A polycrystalline diamond layer 0.040 -inch thick is deposited on a graphite substrate by means of a hot filament chemical vapor deposition method using methane as a carbon source and hydrogen to assist the formation of diamond (sp.sup.3) bonding. The graphite is exfoliated from the diamond layer using a 1:10 mixture of hot, concentrated nitric and sulfuric acids. The diamond is then cut into a circular discs 0.530 -inch diameter using a YAG laser. The discs are then placed onto a pre-sintered grade 55A tungsten carbide substrate. the assembly is then loaded into a high pressure cell and subjected to 45 kilobars for ten minutes at C. The temperature is allowed to cool to C. and then both the pressure and temperature are lowered to room conditions simultaneously.

The composite bodies are removed from the other cell components and then lapped and ground to final dimensions.

Testing by use of these composites to machine hard rock, such as Barre granite, can be performed to show that the abrasive wear resistance is superior to that of prior art composites fabricated by methods taught in U.S. Pat. No. Re. 32,380. In performing this test, one should compare test results by machining without the use of cutting fluids used to cool the cutting tool.


1. A composite body comprising:

a diamond material layer formed by chemical vapor deposition as a single, well bonded body and having a first surface;
a substrate; and
the first surface of the diamond material layer and the substrate being bonded together under high pressure and high temperature.

2. The composite body of claim 1 wherein the diamond layer has a thickness greater than 0.001 inch

3. A method of manufacturing a composite body comprising the steps of:

forming a diamond material layer by chemical vapor deposition as a single, well bonded body on a graphite substrate;
mounting the diamond material layer on a cemented metal carbide substrate; and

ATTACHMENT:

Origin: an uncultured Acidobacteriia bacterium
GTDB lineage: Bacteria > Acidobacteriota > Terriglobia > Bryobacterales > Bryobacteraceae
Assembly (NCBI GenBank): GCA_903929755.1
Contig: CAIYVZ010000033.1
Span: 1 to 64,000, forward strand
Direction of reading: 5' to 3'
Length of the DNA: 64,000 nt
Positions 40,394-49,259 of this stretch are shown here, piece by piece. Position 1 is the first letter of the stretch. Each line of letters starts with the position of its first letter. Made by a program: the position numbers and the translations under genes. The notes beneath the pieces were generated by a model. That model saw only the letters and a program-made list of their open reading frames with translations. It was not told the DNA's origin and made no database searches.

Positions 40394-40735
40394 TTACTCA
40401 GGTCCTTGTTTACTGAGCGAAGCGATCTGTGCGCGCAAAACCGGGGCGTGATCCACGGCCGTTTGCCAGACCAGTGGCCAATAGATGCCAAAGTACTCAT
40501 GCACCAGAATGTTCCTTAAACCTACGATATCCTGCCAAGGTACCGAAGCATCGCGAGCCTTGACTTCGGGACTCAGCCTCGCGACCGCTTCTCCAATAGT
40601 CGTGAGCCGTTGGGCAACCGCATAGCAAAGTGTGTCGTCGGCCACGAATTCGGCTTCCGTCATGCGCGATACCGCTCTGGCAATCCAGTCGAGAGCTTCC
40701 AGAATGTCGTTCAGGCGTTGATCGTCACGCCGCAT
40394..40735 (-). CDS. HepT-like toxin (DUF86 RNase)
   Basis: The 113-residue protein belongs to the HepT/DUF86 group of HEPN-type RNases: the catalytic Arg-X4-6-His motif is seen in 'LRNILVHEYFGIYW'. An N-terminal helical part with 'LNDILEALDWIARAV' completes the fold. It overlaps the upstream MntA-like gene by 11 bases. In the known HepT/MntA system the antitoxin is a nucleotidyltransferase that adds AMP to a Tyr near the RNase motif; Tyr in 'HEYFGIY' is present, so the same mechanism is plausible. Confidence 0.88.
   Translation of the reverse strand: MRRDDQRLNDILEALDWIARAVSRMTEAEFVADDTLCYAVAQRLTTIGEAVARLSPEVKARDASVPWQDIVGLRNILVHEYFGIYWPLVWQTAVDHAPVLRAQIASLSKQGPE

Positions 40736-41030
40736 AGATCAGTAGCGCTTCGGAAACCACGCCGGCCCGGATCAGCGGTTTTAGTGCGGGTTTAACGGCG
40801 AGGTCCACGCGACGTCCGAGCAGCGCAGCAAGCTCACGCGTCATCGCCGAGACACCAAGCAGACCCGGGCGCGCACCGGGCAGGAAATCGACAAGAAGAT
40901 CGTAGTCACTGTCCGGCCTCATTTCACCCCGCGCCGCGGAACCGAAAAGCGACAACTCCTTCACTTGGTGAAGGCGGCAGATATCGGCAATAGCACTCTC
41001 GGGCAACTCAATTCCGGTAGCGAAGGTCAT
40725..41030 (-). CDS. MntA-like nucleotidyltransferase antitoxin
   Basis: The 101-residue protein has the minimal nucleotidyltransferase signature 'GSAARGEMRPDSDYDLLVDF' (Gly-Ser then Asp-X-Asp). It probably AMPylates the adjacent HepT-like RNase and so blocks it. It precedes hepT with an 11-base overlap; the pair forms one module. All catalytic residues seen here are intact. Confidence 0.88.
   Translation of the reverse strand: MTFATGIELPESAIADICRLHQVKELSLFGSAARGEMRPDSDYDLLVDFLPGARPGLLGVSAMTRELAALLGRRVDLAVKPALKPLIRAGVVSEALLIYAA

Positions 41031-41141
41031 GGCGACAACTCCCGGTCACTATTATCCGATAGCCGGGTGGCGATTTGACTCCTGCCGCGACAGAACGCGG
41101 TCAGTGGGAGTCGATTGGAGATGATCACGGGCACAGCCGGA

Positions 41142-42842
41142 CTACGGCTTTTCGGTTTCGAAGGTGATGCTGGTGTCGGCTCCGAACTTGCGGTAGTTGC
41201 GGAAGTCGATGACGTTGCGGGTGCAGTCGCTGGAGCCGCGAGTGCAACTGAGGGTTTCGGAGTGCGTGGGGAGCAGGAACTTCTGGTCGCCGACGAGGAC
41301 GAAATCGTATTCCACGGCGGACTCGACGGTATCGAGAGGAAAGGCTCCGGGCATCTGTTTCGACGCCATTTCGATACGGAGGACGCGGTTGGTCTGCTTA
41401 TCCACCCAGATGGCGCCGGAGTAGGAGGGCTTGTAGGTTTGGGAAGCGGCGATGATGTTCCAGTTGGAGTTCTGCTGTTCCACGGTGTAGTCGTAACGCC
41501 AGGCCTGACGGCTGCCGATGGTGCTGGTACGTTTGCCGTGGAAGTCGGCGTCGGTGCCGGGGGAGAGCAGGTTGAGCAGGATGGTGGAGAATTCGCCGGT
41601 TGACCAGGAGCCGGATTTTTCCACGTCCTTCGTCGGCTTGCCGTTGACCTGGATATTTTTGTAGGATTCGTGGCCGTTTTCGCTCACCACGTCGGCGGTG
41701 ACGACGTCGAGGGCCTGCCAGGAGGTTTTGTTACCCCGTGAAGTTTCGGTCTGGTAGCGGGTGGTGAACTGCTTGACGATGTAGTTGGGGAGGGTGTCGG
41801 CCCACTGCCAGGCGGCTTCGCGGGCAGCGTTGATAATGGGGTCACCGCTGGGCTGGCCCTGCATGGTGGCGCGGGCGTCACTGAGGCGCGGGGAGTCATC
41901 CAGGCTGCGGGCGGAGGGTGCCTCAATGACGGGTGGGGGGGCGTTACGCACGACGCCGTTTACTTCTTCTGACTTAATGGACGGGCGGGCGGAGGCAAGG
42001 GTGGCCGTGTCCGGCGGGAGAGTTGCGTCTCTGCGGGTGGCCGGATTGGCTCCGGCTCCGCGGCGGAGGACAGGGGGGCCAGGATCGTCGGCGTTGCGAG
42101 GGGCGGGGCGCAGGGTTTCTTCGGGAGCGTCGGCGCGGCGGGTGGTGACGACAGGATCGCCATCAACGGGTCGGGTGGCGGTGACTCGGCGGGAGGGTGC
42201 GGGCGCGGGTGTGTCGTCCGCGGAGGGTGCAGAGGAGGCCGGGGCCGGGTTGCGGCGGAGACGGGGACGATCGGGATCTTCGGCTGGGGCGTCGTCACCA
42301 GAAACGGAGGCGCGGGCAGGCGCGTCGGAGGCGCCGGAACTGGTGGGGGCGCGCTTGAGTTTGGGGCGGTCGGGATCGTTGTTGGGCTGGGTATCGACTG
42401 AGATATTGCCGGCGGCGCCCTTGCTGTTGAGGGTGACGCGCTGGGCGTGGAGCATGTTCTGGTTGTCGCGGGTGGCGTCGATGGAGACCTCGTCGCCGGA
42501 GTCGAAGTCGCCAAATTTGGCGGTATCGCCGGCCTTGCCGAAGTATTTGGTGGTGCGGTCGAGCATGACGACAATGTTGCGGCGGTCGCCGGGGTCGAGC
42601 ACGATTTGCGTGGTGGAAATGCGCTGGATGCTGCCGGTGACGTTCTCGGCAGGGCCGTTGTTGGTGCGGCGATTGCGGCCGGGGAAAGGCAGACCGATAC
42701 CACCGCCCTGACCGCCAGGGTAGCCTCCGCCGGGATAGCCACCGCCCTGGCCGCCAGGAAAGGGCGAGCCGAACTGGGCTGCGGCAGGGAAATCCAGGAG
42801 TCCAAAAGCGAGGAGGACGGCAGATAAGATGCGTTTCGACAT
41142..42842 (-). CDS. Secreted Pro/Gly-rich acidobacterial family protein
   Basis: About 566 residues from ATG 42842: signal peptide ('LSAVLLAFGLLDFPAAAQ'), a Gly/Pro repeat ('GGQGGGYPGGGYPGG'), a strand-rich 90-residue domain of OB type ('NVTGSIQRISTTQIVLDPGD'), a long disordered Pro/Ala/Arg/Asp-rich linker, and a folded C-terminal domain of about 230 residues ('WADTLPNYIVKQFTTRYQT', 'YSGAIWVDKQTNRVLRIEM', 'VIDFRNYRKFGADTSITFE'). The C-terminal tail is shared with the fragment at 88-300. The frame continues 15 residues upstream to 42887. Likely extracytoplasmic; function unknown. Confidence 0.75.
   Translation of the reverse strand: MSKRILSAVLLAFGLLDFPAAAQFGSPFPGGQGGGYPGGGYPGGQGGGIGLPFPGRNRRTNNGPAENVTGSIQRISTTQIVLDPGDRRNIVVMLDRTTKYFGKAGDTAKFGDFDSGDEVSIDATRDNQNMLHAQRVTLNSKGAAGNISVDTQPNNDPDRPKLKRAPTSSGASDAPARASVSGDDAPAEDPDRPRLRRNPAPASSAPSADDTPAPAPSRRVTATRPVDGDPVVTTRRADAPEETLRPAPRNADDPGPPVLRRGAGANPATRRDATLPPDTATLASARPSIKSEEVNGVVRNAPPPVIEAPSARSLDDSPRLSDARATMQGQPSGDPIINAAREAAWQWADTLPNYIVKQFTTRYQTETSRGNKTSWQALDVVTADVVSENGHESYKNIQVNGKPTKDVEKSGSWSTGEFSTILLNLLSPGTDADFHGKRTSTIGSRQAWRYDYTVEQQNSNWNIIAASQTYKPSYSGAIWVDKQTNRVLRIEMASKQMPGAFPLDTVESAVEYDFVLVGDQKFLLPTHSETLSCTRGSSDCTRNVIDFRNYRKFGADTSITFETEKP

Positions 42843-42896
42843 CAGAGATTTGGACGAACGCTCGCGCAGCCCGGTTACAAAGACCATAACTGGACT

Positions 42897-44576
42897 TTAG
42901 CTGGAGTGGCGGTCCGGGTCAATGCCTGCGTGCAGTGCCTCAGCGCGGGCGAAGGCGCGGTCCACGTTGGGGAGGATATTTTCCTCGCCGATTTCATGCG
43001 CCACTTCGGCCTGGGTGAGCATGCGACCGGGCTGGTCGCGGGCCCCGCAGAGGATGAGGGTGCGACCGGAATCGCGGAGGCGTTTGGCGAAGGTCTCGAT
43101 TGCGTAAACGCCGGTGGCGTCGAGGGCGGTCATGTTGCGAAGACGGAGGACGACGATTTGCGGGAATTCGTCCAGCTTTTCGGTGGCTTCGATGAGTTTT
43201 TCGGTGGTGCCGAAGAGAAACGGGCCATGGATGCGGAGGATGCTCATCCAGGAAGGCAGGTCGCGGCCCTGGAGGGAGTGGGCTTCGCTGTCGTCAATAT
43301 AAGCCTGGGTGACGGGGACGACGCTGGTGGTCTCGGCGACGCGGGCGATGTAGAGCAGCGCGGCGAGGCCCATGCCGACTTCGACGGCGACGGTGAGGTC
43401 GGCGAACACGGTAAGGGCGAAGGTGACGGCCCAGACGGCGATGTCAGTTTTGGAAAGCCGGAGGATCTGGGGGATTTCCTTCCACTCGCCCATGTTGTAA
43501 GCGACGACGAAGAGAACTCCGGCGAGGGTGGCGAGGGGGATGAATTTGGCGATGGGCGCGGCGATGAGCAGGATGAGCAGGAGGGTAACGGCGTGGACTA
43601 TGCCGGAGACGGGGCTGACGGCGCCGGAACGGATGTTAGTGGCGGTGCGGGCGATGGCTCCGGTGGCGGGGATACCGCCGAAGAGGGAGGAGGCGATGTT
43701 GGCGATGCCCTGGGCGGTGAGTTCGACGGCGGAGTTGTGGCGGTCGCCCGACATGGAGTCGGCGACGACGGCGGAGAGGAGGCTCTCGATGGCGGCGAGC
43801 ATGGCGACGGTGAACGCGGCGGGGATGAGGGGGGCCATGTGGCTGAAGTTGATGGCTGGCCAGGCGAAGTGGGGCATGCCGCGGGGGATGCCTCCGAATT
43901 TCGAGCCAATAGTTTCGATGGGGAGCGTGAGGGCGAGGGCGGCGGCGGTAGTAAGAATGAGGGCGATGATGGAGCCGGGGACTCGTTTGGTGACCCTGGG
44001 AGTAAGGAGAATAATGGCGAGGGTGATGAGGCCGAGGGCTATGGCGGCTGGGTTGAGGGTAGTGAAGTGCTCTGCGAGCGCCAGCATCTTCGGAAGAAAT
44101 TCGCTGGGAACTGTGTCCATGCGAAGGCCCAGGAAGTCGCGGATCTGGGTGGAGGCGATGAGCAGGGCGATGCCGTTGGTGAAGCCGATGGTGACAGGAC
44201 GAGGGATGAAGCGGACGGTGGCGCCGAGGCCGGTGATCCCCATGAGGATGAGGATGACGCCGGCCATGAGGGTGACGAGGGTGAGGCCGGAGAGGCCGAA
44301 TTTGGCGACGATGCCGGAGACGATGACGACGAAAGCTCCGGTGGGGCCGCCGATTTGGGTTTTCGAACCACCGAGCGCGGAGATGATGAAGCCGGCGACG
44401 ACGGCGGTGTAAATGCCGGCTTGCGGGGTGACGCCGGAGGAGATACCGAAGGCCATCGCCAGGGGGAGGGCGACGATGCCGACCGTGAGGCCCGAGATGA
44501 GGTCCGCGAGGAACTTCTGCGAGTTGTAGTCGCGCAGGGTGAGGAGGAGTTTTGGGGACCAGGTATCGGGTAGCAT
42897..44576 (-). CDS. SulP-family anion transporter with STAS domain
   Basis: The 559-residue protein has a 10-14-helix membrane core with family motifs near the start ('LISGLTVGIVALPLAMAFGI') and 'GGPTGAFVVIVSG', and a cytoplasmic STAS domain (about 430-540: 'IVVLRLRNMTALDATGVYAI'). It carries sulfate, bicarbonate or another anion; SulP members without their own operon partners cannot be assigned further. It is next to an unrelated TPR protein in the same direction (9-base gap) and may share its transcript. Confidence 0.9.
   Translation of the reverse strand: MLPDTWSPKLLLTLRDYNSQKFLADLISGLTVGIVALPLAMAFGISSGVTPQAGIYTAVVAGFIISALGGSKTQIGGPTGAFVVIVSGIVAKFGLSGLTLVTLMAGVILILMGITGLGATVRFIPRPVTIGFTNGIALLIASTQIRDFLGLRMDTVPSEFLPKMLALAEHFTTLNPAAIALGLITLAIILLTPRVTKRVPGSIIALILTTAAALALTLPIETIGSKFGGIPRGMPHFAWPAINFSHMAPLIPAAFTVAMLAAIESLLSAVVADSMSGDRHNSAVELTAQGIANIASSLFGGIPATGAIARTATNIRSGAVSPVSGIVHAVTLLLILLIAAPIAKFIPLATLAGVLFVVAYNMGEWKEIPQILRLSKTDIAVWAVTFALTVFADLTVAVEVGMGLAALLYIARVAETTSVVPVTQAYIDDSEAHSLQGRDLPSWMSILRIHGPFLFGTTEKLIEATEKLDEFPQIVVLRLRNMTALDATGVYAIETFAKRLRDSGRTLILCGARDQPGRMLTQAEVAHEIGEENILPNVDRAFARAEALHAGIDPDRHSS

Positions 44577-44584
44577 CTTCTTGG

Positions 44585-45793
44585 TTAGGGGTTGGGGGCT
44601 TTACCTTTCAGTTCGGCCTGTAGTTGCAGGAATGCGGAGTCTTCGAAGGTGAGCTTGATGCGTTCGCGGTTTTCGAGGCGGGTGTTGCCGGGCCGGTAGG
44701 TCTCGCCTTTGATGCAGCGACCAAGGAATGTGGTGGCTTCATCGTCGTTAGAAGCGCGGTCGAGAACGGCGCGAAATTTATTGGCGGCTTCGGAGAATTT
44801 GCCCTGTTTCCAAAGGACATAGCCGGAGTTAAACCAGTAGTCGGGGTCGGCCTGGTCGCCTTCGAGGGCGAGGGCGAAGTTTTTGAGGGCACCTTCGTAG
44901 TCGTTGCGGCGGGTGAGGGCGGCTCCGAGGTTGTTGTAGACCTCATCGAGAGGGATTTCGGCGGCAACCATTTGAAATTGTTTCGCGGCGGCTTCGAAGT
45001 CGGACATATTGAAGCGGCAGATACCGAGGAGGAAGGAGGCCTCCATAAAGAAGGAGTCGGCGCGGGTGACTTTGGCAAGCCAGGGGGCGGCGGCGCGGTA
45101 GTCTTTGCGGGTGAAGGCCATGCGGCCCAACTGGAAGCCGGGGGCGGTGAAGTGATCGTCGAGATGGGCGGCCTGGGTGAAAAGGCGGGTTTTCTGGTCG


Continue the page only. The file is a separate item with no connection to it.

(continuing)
subjecting the diamond material layer and the cemented metal carbide substrate to high pressure and high temperature to form a bond between the diamond material layer and the cemented metal carbide substrate.

4. The method of claim 3, in which the pressure is at least 40 kilobars and the temperature is above C.

5. The method of claim 3, wherein the diamond material layer is formed by depositing the diamond material on a material other than graphite subsequently removed from the diamond material.

6. The method of claim 3 in which the diamond layer has a thickness greater than 0.001 inch.

7. A composite body formed by the process comprising the steps of:

forming a diamond material layer by chemical vapor deposition as a single, well bonded body on a substrate;
mounting the diamond material layer on a cemented metal carbide substrate; and
subjecting the diamond material layer and the cemented metal carbide substrate to high pressure and high temperature to form a bond between the diamond material layer and the cemented metal carbide substrate.
Referenced Cited
U.S. Patent Documents
3745623 July 1973 Wentorf, Jr. et al.
4311490 January 19, 1982 Bovenkerk et al.
4496372 January 29, 1985 Almond et al.
4662896 May 5, 1987 Dennis
4789385 December 6, 1988 Dyer et al.
4802895 February 7, 1989 Burnand et al.
4875907 October 24, 1989 Phaal et al.
Patent History
Patent number: 5011509
Type: Grant
Filed: Aug 7, 1989
Date of Patent: Apr 30, 1991
Inventor: Robert H. Frushour (Plymouth, MI)
Primary Examiner: William R. Dixon, Jr.
Assistant Examiner: Willie J. Thompson
Law Firm: Basile and Hanlon
Application Number: 7/390,204
Current U.S. Class: Miscellaneous (51/293); Impregnating Or Coating An Abrasive Tool (51/295)
International Classification: B24D 300;